Premier John Horgan’s promise to deliver ten-dollar-a-day child care must be at the centre of British Columbia’s post-pandemic economic recovery since it may be the most systemically transformative economic policy in the province’s history.
“We need to do a better job to make sure people realize that connection,” admits B.C. Minister of State for Child Care, Katrina Chen in Episode #110 of This is VANCOLOUR.
Under the BC NDP government, over 30,000 families now enjoy ten-dollar-a-day child care. Additionally, the Affordable Child Care Benefit program provides funding for families earning less than $111,000 to offset some child care costs.
“But the goal is to make sure it is universal child care.”
Readily accessible, affordable, and good quality child care affects parents, children, and the overall economy — much like public education.
Most obviously, universal child care frees up parents to pursue career advancement or education, leading to greater financial earnings that are not subsequently absorbed by child care costs.
For businesses across B.C., universal child care is not limited to improving the work-life well-being of employees who are parents. It can also improve productivity, employee retention, and, ultimately a company’s bottom line. While some large companies may be able to roll out child care programs, smaller businesses — especially new businesses — may not have that capacity.
“We’ve got a lot of attention, even in the business community. I’m getting boards of trade and chambers of commerce saying that we need child care.”
Moreover, according to Minister Chen, as a child’s brain develops fastest before the age of five, early childhood education can enhance social and emotional learning that will increase the probability of better outcomes in the future. Early learning can also act as an intervention for children at a young age for behavioural patterns, which are much more difficult (and costly) to change once they are older.
These social outcomes yield incredible economic returns.
Analysis from the U.S. President’s Council of Economic Advisors found that investment into child care and early learning initiatives provides $8.60 into the economy, over a child’s lifetime, for every $1.00 invested. TD Economics estimates that this “return on investment” is even higher for disadvantaged children.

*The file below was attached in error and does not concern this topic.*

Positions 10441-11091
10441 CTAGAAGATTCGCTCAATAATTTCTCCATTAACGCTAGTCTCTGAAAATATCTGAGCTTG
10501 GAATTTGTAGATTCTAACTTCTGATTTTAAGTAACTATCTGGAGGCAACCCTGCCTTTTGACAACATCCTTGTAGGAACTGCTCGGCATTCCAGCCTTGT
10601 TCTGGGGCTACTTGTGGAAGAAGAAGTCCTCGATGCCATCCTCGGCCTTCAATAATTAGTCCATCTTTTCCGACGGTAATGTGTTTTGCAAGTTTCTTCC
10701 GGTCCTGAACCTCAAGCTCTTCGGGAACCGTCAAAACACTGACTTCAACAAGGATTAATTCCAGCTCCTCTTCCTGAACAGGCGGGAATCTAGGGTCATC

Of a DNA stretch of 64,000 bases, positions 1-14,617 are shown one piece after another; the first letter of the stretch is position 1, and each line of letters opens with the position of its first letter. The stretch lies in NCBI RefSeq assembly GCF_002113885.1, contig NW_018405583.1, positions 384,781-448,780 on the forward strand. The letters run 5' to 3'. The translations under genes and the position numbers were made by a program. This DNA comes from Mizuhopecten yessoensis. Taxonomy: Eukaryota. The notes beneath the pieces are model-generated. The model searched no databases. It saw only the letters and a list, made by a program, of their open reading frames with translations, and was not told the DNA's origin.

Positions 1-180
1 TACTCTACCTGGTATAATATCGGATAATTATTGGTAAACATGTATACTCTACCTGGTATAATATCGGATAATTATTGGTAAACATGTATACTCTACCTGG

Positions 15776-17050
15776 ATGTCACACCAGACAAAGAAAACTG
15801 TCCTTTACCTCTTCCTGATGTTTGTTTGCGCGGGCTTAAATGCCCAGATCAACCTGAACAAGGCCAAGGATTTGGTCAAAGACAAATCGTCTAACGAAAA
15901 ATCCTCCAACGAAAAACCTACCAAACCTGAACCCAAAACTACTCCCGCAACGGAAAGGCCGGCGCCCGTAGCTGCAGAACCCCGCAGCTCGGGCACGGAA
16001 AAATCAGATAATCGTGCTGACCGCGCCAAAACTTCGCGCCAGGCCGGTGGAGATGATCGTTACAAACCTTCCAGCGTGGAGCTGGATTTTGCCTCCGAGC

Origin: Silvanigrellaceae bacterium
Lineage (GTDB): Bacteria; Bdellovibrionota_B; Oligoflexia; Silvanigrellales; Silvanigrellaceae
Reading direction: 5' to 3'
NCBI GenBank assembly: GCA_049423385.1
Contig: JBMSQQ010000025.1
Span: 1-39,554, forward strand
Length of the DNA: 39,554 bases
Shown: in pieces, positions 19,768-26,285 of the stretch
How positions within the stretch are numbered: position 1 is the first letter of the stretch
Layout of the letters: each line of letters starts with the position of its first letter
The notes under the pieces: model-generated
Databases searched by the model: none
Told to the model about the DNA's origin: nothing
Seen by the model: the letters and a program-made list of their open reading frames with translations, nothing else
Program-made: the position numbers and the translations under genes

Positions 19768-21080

This social safety net may also narrow the widening inequality — the earnings gap between rich and poor — in B.C.
“For all that we could do to reduce wealth inequality, the main thing that we need to do is provide accessible, good quality, affordable child care,” says Simon Fraser University lecturer, Dr. Amanda Watson. Dr. Watson recently released her first book, The Juggling Mother: Coming Undone in the Age of Anxiety, which explores the disproportional burden of raising children on working mothers.
“Feminists have been working on this for sixty years as the thing that could really help with gender inequality.”
Minister Chen insists the province has focused on accessibility, affordability, and quality (including inclusion) in rolling out the government’s plan modelled by the Coalition of Child Care Advocates of BC. “It’s a new social program and probably the biggest policy shift… to make sure we create a new system for B.C. families that can benefit generations to come.”
In the aftermath of an economically devastating pandemic, with many sectors looking for support, the provincial government must double-down in creating this new system, as so much of the work is left to do.
While already a top priority for working parents with children, Premier Horgan’s government must continue to pursue universal child care as the centrepiece of B.C.’s post-pandemic economic recovery.
Mo Amir is the host of This is VANCOLOUR, a politics and culture podcast available on Apple Podcasts, Spotify, Google Podcasts, and www.thisisvancolour.com